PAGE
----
RIYADH: A new route itinerary for the fourth edition of the world-famous Dakar rally in Saudi Arabia has been announced.
The first round of the FIA-FIM World Rally-Raid Championship will take place across the Kingdom’s desert terrain from Dec. 31 to Jan. 15, 2023.
The route will take participants from the beaches of the Red Sea to the sands of the Arabian Gulf in Dammam. The crossing of the country will be a complete tour as the 14 stages will first lead the Dakar to the northwestern mountain regions before heading to the deep southeast for a three-day journey through the dunes of the Empty Quarter.
The new start format will accommodate the entire Dakar caravan during the final technical and administrative checks, which will take place mainly at the Castellet circuit in France at the end of November. The structures have been redesigned for the occasion to include entertainment and provide areas for conviviality and interaction. The Sea Camp concept consists of taking over a piece of desert by the sea.
The 2023 Dakar will be characterized by its length, with 14 stages plus a prologue for 15 days of competition. The itinerary includes 70 percent of new special stages and will be the densest rally format in its modern era.
The overwhelming majority of the special stages are close to 450 kilometers. The liaison sectors will be shorter, with the finish lines closer to the bivouacs, which will reduce liaison times. In total, with almost 5,000 kilometers of special stages, the latest edition will feature the longest distance of competition since 2014.
In recent years, Dakar competitors have become familiar with the immense region of Saudi territory designated as the Empty Quarter of the Arabian Peninsula. But forays to the marathon bivouac at Shubeyta in 2020 or loops traced from Wadi Ad Dawasir only revealed a minuscule portion of the vast desert. Due to improved route communications with neighboring Oman, a much deeper immersion has been made possible, allowing for a bivouac to be set up in the extreme eastern region of Saudi Arabia. The pilots will also have to cope with the challenge of a marathon stage during the three days in the Empty Quarter.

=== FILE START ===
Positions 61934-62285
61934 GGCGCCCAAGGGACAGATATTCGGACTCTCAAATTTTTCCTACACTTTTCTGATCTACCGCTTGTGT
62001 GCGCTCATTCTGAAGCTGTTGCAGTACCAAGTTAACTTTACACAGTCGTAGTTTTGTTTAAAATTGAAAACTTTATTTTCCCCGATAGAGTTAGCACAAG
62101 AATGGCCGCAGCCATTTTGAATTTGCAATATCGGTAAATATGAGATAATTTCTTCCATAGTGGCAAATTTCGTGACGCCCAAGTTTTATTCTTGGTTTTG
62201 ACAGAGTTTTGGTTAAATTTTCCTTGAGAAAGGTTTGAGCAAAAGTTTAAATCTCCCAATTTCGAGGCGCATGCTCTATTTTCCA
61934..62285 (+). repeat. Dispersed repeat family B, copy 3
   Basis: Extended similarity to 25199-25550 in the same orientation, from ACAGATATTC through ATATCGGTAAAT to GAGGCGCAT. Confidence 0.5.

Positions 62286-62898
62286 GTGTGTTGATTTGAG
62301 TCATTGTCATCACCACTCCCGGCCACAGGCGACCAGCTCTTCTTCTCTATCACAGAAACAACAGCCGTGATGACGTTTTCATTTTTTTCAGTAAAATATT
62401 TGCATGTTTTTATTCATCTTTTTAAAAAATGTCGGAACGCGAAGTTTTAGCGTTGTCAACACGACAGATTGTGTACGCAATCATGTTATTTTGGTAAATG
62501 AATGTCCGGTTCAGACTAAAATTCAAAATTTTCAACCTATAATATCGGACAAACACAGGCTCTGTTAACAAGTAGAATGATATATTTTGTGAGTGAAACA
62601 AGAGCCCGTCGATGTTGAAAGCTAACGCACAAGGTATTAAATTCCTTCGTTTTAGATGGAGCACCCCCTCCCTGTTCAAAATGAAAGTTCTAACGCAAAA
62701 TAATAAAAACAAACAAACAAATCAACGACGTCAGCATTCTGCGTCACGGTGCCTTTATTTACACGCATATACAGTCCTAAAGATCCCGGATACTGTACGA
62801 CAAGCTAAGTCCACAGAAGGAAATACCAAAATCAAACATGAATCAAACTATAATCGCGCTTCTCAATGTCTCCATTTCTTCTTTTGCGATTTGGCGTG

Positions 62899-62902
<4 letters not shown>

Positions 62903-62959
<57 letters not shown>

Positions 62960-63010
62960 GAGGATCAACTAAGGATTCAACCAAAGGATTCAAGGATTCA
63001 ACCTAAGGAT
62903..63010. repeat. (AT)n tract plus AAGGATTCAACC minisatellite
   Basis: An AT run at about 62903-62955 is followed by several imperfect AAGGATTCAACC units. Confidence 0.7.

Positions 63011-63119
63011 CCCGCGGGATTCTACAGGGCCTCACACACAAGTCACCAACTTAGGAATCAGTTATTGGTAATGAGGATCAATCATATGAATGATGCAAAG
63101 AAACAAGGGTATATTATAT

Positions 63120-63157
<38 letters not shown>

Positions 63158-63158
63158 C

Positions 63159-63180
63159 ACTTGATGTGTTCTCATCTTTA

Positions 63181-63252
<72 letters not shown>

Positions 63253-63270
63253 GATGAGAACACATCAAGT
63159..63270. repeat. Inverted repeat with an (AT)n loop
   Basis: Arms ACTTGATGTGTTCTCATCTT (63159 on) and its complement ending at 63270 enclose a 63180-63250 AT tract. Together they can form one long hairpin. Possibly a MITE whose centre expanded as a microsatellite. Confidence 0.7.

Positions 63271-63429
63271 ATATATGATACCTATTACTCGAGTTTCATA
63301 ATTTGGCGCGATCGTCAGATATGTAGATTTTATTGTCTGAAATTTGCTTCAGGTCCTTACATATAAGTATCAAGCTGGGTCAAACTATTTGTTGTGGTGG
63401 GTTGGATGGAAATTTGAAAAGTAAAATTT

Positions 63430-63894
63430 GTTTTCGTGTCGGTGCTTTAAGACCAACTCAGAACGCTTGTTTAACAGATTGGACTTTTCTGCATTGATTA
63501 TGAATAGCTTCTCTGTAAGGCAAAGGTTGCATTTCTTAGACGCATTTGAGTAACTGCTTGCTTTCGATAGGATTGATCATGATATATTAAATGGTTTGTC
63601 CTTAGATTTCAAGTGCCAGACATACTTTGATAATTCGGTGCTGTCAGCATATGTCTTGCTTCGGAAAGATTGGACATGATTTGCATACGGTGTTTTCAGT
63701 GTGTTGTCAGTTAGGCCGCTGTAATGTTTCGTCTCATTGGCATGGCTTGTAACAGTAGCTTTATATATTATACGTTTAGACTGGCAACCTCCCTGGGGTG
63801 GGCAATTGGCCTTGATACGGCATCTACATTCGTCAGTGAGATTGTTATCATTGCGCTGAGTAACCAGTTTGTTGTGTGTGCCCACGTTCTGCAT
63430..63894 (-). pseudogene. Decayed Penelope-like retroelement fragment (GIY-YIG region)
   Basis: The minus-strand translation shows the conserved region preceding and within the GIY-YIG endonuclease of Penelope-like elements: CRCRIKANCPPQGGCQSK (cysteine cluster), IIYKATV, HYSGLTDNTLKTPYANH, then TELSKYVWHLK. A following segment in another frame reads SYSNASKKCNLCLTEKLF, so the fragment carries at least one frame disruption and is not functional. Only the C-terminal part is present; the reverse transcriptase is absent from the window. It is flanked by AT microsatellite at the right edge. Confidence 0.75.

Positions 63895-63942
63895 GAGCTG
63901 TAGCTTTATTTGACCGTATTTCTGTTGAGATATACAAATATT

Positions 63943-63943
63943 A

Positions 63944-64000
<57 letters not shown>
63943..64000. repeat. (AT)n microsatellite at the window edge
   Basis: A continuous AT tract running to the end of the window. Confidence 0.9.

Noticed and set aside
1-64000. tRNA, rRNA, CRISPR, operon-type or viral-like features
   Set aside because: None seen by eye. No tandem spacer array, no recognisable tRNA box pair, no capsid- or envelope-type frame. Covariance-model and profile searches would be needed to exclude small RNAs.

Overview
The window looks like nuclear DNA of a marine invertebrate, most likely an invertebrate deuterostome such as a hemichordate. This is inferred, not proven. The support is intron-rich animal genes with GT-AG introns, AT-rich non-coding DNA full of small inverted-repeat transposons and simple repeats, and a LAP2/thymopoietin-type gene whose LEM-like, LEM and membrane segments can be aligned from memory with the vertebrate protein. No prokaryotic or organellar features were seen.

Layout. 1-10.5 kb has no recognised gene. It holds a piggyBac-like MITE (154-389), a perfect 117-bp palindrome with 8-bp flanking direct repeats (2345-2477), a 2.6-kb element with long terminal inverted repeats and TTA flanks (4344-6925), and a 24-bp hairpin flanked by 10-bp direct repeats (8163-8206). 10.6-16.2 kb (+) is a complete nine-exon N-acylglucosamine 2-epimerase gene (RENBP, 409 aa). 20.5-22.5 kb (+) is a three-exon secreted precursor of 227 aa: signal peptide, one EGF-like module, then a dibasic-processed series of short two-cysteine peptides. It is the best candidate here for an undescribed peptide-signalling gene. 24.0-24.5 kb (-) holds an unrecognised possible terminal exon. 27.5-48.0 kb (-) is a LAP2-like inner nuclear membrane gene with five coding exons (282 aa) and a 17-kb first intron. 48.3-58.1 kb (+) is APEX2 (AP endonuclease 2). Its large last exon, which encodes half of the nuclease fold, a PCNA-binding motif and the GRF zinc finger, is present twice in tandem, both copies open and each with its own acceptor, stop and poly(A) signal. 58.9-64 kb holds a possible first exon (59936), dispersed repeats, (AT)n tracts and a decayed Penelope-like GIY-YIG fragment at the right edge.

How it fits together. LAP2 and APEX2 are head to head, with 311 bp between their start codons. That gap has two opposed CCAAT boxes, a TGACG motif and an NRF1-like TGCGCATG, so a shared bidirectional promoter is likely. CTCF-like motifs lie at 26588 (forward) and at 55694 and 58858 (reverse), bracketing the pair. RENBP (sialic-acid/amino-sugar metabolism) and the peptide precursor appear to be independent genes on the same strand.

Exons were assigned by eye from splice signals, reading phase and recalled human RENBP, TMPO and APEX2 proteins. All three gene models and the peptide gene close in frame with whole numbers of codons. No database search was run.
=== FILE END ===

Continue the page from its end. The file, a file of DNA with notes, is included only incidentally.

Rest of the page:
With 140 vehicles, the second edition of the Dakar Classic was a great success and highlighted the significant differences in potential between the older cars and those from the late 1990s. As a result, an additional speed group, called H0, has been added to define lower average speeds adapted to less-powerful cars.
There will be two new challenges, namely the authentic co-driver challenge for vehicles that enter without modern regularity instruments, and the iconic classic club for original vehicles that participated in the Dakar in the 20th century, thus excluding all replicas. A selection committee will limit the number of entries to a maximum of 150.
The Dakar saw a decisive step forward in its energy transition in 2022 with the creation of the T1-U category and the spectacular entry of Audi’s hybrid 4x4s, winners of four special stages with Spaniard Carlos Sainz, Swede Mattias Ekstrom, and Frenchman Stephane Peterhansel.
New projects are being developed and progress goes on thanks to the use of biofuels and synthetic fuels that drastically reduce the vehicles’ carbon footprint.